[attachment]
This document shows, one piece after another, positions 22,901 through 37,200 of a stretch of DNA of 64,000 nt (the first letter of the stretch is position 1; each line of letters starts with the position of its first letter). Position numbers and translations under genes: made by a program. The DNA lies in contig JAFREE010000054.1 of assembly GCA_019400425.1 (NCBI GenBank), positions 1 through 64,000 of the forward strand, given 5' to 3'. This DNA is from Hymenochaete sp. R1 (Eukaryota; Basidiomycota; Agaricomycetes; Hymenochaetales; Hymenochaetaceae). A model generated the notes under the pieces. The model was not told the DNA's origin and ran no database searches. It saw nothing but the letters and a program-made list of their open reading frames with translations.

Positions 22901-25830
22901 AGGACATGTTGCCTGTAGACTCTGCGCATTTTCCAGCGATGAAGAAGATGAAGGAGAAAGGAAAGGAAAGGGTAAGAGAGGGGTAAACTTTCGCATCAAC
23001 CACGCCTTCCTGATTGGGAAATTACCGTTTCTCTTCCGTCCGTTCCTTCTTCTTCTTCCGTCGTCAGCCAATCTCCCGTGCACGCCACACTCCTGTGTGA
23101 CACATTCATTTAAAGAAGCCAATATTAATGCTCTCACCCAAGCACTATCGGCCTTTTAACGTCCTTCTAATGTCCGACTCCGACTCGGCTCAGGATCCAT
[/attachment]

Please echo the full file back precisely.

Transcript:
This document shows, one piece after another, positions 22,901 through 37,200 of a stretch of DNA of 64,000 nt (the first letter of the stretch is position 1; each line of letters starts with the position of its first letter). Position numbers and translations under genes: made by a program. The DNA lies in contig JAFREE010000054.1 of assembly GCA_019400425.1 (NCBI GenBank), positions 1 through 64,000 of the forward strand, given 5' to 3'. This DNA is from Hymenochaete sp. R1 (Eukaryota; Basidiomycota; Agaricomycetes; Hymenochaetales; Hymenochaetaceae). A model generated the notes under the pieces. The model was not told the DNA's origin and ran no database searches. It saw nothing but the letters and a program-made list of their open reading frames with translations.

Positions 22901-25830
22901 AGGACATGTTGCCTGTAGACTCTGCGCATTTTCCAGCGATGAAGAAGATGAAGGAGAAAGGAAAGGAAAGGGTAAGAGAGGGGTAAACTTTCGCATCAAC
23001 CACGCCTTCCTGATTGGGAAATTACCGTTTCTCTTCCGTCCGTTCCTTCTTCTTCTTCCGTCGTCAGCCAATCTCCCGTGCACGCCACACTCCTGTGTGA
23101 CACATTCATTTAAAGAAGCCAATATTAATGCTCTCACCCAAGCACTATCGGCCTTTTAACGTCCTTCTAATGTCCGACTCCGACTCGGCTCAGGATCCAT